Two Classic Designs - Halcyon & Friend
UPPER MISSISSIPPI RIVER
-\----There were thousands of steam-driven paddlewheelers built for the Mississippi River in the mid-1800's. They were the transportation links for commerce and passengers that developed the West. Today, we were told there are but five steamers left.
----There are, however, many paddlewheelers still plying the rivers of mid-America today. Some are gambling boats, huge casinos that seldom (or never) leave the dock; others are excursion boats, complete with Dixieland bands and sumptious meals.
-----Commerce on the Mississippi River and its tributaries was largely a one-way trip in the early years of American history. Flat boats were built on the Ohio and drifted down the current, navigated by long sweep oars. Loaded with farm produce or manufactured goods they traded along the river or delivered cargo to New Orleans for shipment overseas. There, the wooden vessels were scrapped and the crew walked back home along the Natchez Trace. They would build another boat, and head downriver again.
A Flatboat, Ashore and on a Mural in Paducah
-----Robert Fulton sure started something better in 1807 when he steamed the Clermont up the Hudson River. Four years later, the first steamboat on the Mississippi was in New Orleans. In 1817, the first steam vessel arrived in St. Louis and forty years later there were probably more than ten thousand steamboats that had run on the river.
-----Since the average lifetime of a steamboat was about three years, due to fires, boiler explosions, and sinkings, there were probably no more than a few thousand active on the river at any one time.
----- Even with the losses, now goods and people could travel both up and down the rivers. The Army proved the Upper Mississippi to be navigable in 1823 when they ran a steamboat to Ft. Snelling, just outside present-day St. Paul. The population was so low above Illinois that few passengers traveled north of Quincy, Illinois until the 1840's.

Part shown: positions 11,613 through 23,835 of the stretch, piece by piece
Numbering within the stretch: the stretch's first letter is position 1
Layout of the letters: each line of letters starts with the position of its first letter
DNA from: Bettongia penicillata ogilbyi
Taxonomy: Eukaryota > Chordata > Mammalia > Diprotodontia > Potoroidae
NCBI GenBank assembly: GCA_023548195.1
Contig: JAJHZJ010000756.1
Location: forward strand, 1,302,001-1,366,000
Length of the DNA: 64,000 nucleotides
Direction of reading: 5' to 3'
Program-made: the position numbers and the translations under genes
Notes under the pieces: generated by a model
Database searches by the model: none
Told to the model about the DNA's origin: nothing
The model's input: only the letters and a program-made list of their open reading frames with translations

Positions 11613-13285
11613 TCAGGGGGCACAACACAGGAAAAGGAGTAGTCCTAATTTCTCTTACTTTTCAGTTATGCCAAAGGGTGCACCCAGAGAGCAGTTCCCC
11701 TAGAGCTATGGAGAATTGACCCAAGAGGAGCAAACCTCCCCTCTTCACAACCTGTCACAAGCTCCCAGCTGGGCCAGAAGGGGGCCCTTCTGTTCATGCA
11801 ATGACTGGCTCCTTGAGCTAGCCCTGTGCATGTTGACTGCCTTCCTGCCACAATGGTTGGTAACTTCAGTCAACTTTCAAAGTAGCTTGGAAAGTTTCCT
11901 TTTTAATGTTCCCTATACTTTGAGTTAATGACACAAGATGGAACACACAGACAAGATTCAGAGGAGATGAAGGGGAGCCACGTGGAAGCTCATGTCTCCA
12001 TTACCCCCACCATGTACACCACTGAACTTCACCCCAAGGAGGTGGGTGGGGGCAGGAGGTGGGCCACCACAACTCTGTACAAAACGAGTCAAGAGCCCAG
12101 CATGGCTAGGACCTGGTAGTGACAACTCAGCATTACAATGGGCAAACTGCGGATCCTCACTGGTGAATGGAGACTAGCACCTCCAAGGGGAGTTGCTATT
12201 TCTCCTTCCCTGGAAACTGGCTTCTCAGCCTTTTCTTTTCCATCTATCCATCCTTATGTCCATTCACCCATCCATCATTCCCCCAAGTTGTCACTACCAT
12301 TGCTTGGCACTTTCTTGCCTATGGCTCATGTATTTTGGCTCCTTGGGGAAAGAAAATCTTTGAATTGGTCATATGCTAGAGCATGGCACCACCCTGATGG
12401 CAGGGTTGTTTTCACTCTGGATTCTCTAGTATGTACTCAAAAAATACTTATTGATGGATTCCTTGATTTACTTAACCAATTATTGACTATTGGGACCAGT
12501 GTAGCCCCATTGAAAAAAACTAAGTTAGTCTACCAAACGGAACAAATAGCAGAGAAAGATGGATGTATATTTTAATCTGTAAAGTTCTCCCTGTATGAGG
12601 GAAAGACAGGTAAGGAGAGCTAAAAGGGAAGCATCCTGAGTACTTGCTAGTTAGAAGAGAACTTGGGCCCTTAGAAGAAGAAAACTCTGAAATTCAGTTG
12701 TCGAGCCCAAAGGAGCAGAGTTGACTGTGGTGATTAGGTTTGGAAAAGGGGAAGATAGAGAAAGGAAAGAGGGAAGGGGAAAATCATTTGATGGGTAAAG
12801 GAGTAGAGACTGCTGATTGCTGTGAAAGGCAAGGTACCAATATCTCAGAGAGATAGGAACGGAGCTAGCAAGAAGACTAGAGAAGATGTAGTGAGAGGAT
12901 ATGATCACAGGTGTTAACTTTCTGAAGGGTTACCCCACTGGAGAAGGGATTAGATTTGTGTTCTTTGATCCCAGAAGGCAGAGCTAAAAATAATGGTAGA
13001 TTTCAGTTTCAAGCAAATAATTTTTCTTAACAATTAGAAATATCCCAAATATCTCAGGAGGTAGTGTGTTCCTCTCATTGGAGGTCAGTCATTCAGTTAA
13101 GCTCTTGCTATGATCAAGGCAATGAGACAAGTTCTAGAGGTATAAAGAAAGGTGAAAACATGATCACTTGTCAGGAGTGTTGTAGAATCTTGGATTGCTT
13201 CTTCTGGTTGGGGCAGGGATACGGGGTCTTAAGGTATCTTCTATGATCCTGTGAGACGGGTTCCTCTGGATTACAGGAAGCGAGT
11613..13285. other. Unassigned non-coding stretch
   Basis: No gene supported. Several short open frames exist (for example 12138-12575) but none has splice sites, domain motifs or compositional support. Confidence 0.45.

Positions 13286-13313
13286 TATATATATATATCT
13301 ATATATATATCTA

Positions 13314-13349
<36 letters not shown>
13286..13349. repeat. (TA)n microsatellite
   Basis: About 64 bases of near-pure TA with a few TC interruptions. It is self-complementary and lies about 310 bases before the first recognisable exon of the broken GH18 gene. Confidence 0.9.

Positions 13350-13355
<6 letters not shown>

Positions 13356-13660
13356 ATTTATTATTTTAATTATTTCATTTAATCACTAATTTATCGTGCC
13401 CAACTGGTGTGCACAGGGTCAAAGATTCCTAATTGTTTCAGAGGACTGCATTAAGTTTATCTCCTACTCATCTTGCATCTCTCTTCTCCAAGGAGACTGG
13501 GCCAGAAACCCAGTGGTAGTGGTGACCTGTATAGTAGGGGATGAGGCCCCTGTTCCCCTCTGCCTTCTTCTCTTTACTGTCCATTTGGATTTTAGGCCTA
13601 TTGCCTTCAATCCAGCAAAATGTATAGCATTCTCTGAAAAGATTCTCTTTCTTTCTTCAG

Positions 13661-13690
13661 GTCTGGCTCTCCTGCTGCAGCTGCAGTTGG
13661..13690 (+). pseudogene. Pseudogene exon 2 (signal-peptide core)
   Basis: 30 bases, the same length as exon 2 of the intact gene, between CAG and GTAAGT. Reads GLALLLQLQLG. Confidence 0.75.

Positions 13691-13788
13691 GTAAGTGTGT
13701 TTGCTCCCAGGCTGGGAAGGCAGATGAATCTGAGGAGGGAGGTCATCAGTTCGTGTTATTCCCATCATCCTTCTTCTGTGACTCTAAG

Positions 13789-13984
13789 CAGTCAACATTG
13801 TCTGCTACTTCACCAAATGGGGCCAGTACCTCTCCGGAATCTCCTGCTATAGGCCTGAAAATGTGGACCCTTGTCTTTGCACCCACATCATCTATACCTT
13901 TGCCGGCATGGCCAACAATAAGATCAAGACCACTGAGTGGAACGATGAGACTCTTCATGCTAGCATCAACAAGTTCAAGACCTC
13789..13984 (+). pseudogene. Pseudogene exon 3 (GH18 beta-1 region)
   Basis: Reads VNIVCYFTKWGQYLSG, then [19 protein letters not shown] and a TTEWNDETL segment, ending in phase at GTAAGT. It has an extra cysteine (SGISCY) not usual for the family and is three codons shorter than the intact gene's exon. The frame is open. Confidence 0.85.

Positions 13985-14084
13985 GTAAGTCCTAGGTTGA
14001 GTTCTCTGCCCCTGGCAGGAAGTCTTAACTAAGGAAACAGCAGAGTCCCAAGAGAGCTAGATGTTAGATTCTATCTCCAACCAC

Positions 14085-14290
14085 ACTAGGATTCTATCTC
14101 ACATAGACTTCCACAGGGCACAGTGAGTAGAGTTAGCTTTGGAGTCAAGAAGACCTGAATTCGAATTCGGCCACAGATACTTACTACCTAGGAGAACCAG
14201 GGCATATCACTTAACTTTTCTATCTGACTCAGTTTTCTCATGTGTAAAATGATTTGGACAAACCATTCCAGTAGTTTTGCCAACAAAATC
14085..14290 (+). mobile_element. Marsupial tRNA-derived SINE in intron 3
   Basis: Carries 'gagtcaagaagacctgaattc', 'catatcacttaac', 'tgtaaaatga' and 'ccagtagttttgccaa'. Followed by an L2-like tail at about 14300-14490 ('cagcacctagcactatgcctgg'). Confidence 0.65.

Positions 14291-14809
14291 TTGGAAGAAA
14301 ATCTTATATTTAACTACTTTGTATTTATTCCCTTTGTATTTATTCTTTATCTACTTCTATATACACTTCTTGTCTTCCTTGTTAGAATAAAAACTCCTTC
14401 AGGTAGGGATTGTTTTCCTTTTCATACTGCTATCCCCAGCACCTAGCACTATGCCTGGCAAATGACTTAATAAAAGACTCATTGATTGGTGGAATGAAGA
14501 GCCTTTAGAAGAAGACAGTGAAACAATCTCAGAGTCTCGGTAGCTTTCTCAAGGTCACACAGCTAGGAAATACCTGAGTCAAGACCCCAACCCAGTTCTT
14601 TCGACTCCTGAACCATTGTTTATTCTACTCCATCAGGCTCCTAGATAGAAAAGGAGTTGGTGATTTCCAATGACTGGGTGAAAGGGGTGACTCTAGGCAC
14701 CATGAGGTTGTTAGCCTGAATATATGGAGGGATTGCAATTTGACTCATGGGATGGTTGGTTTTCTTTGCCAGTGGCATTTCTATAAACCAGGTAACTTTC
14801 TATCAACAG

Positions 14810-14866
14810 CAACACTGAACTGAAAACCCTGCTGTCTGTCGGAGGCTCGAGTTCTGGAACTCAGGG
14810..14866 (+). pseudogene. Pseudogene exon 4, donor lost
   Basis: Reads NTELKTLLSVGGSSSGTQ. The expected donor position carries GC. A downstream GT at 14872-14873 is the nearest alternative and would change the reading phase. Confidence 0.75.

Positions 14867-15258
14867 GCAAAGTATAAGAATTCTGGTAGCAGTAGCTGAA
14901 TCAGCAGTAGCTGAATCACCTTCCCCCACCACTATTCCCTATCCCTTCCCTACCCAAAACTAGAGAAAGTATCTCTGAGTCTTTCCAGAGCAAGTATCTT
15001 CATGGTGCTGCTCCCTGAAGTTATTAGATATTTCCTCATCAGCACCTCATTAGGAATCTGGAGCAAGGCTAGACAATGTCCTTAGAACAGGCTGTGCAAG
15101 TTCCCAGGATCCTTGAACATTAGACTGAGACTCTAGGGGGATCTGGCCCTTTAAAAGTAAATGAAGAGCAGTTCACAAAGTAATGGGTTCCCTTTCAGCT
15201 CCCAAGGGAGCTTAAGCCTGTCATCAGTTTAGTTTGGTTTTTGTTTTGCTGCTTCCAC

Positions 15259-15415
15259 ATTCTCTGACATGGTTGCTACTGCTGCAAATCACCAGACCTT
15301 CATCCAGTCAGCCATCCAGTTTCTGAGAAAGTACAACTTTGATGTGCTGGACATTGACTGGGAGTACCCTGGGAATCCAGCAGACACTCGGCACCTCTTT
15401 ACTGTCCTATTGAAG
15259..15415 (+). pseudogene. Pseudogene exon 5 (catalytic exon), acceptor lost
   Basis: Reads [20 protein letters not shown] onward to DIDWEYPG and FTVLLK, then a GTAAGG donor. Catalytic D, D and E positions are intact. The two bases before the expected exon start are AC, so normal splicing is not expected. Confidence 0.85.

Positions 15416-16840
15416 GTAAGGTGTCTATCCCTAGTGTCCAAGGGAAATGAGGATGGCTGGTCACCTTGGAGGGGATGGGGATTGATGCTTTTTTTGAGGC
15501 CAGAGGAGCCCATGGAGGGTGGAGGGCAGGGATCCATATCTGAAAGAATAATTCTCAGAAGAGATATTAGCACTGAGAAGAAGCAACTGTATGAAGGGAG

-----Farmers and woodcutters along the river banks made money selling cordwood to the steamers for $2.50/cord. An average boat would consume thirty to forty cords of wood per day. Many of the steamboats didn't stop for loading the wood, but took it aboard from smaller steam-powered supply boats tied alongside. The boats were the commercial lifeblood of the burgeoning American west, and their pilots were celebrated in song and story. Mark Twain's Life on the Mississippi was widely read in America and abroad. The competition between steamboats was intense. They tried to outdo each other in sumptuous meals, opulent furnishings, and speed. It was a marvelous era.
-----In the 1880's, the dominance of the steamboats came to an end. Steam was propelling railroads, and trains weren't limited by weather or proximity to rivers.
-----Rate wars between the competing steamboats and railroads were nasty. The attempt to terminate boat transportation by building low railroad bridges across rivers was blocked by the courts. Eventually the railroads were proven more efficient and less expensive, and the era of steamboating was over. River towns, their future tied to river commerce, were by-passed and dwindled.
Modern Trains Following Old River Routes
-----After World War I, tow boats pushing huge strings of barges, became active on the river. One towboat could push more tonnage than a half dozen trains could carry. Bulk traffic that did not require rapid transit, such as sand, grain, soy, corn, and petroleum products competed with railroads.
C-Dory and Tow
-----More recently, paddle wheelers have returned to the river. Some are managed as floating casinos while others offer vacation excursions on the river lasting from a day to several weeks.
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